Many, many years ago, boys and girls, they used to have outdoor rock concerts on Pier 84 on the West Side. I remember seeing tons of bands there at one point: you could drink cheap under-age beers, and there were promoters giving out free packs of crappy cigarettes. I mean, can you picture that happening now? I can't remember everyone I saw there, but I do know I saw The Psychedelic Furs (awful), The Cure, The Smiths and other people I can no longer remember. They were all-ages and general admission shows and afterward, we would walk over to Times Square and go to the (now departed) Howard Johnson's.
It was essentially a diner with a ticky tacky bar at the back, and they'd let you sit there for hours nursing your diet coke. It was late at night and aside from us and some of the usual late night Times Square weirdos, there was always a table of magicians. I can't remember if we recognized Penn & Teller from television or what (this was around '86, long before they were as famous as they are now), but we somehow wound up chatting with them one night.
A couple of years later, when I was 18, I saw Penn & Teller's show off-Broadway with my boyfriend at the time who was (among other things) a juggler who had attended the Ringling Bros's school down in Florida. As you can see, there has been a kind of striking consistency to my life. I was plucked from the audience and levitated (see below).
Fast forward a decade or so, and I'm working at FringeNYC where one of the first things I hear about our Production Manager is that her boyfriend eats light bulbs. When I met him, he seemed terribly dapper and affable and not at all what I pictured when I heard he ate light bulbs. Well, my former co-worker is now Mrs. Todd Robbins, they have a delightful son, and I've seen him perform many, many times over the past decade or so: at FringeNYC, off-Broadway, and at Monday Night Magic. Todd Robbins is something of a carnivalesque Renaissance Man: actor, sideshow freak, Ragtime piano player (he performs frequently with Woody Allen's band), and magician. For a long and entertaining post about Mr. Robbins, go here. If you walk past the sideshow at Coney Island, and you hear a voice beckoning to you from the loudspeakers: that voice is his.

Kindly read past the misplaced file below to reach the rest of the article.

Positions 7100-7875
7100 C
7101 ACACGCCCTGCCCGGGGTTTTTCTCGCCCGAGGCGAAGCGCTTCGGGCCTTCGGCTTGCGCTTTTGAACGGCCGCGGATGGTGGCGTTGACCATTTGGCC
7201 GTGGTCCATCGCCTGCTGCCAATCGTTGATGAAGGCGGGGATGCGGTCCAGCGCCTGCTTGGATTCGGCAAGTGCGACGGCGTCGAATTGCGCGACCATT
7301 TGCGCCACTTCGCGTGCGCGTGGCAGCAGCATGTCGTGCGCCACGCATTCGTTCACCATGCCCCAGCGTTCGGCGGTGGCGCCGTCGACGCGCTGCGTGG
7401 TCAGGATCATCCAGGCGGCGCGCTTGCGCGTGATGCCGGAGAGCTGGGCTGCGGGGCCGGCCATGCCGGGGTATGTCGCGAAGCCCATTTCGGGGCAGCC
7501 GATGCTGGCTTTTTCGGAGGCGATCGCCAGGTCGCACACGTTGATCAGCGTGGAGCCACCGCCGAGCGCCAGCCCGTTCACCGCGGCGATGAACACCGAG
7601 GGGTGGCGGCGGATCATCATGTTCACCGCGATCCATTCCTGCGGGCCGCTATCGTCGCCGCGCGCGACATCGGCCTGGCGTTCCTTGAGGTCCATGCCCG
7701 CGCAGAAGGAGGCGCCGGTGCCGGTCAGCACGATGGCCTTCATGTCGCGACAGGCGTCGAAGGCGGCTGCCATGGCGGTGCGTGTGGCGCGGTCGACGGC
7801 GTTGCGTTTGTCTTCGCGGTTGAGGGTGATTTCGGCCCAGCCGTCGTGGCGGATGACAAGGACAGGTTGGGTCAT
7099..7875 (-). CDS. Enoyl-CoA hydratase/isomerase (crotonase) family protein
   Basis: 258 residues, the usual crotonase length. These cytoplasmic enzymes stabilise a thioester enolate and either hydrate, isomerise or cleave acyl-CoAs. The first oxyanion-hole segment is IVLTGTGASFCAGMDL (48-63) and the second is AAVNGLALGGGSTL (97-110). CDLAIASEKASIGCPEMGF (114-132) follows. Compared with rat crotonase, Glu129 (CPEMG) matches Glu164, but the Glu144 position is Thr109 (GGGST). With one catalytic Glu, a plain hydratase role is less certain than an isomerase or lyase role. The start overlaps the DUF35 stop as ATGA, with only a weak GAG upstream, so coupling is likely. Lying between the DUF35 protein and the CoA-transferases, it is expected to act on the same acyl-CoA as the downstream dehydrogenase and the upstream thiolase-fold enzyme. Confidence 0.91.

All this self-indulgent prelude brings me to the spooky wonderment that is Todd Robbins's and Teller's Play Dead. I'm embarrassed to say, that last weekend was the first time I'd seen it, as it's been open for some months now. I blathered endlessly about myself, partly because I don't want to say too much about the show as so many of its pleasures are contingent on surprise.
As you enter the Players Theater on Bleecker, you first see a dire warning above the Box Office. That if you are claustrophobic or prone to panic attacks, please alert the staff before entering, as parts of the show are performed in total darkness. Now: I am someone who is claustrophobic and prone to panic attacks and all sorts of general jumpiness. But, this is a spook show and I intended to be scared. And I was. And I was completely and thoroughly entertained. The show is full of magic and scares and tall tales and misdirection and gaffs and frights. In other words, it is a near perfect thing.
I love horror, but as I've mentioned in this blog before, I am seriously distressed by what passes for entertainment, what I like to call "torture porn". I don't understand it and I think it points to a sickness in our culture that people watch such fare as "entertainment". Todd's horror and frights are of a more old fashioned sort, and he demonstrated that if done right, with great authenticity and skill, they can be very scary indeed. At bottom, the show works because Todd is such a terrific performer and teller of tales. This total scardy-cat knew she was in thoroughly good hands when the lights went out.
Even if those hands were covered in blood.
(Photo credits: picture of Todd Robbins by Carol Rosegg, picture of Howard Johnson's via ephemeralnewyork)